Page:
Preemptive war

From ArticleWorld

Preemptive War may be considered as a preventive step taken by one country trying to outthink the war moves of its enemy by aggressive action. There is a well-accepted definition for preemptive war in international law. ‘Preemptive war is justified by an imminent threat of attack, a clear and present danger that the country in question is about to attack you. In such a case a preemptive attack is recognized as justifiable.’

Preemptive and preventive

The intention of preemptive wars is to preempt the enemy and make the attack at a time when the enemy is least expecting and, hence, most vulnerable. It is argued that the difference between preemptive and preventive wars is merely of language and also that preventive wars are considered to violate international law, in that they are an action against some future contingency that may not take place at all.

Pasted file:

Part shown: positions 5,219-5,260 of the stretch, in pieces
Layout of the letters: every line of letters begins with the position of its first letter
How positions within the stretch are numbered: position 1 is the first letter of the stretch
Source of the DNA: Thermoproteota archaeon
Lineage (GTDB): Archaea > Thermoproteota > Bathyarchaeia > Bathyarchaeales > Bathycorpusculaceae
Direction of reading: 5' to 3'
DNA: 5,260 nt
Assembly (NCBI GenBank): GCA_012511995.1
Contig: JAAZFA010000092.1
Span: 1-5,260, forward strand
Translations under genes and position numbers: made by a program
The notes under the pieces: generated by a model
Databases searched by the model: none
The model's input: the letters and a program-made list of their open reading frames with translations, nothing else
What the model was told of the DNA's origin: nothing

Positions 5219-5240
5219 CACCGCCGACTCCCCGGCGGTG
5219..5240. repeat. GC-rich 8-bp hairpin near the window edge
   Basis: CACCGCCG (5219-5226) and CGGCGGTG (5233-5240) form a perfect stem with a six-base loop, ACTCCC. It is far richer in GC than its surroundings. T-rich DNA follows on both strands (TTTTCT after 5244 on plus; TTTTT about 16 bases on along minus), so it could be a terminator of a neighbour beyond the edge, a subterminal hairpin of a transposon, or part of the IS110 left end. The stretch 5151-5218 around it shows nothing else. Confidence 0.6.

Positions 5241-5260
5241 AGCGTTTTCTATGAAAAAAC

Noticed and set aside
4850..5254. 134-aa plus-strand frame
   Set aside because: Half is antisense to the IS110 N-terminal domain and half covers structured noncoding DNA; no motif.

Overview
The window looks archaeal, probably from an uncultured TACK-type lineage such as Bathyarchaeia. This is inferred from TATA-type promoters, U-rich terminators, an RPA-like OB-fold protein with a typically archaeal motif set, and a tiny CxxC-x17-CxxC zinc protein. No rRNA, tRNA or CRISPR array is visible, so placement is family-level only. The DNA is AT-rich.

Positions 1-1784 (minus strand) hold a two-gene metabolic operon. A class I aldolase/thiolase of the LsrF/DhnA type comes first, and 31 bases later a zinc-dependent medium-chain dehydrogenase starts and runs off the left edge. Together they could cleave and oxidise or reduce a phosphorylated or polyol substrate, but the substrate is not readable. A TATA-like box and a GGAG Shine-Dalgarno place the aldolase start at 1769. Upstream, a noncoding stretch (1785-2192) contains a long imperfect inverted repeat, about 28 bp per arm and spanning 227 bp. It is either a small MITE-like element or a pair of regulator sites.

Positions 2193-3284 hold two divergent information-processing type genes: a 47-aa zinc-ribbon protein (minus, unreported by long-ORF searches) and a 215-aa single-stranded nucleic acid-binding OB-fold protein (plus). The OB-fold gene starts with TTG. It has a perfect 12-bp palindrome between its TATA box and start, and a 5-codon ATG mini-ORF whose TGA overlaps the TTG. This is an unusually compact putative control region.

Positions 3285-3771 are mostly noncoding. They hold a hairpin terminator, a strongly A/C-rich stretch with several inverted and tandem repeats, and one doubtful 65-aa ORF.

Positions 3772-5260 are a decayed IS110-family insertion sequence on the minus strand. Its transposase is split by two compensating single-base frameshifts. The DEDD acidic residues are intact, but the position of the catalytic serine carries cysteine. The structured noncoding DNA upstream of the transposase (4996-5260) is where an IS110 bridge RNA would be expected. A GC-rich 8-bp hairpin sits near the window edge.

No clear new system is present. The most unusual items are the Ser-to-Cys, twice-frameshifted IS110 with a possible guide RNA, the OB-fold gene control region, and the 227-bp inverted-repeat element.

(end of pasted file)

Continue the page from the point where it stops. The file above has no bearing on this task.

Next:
An excellent example of preemptive war is the six day war between Israel and Egypt in 1967. Although Israel made the preemptive strike it had knowledge and proof of enemy airplanes being mobilized and forces amassing on its border. This was an answer to an imminent threat.

Then again the Japanese attack on Pearl Harbor may be argued to be a preemptive war against the US forces. President Bush’s latest war against Iraq either may or may nor be regarded as a preemptive war, depending upon the arguer’s ideology.

Also worth mentioning is USSR’s attack on Finland as an answer to the German attack on Russia, in June of 1941.

Preemptive strike

The first strike carried out against the enemy in anticipation of an attack from them, may be defined as a preemptive strike. This also includes all those actions that are taken to reduce the risk of an enemy attack. These actions may be material or non- material.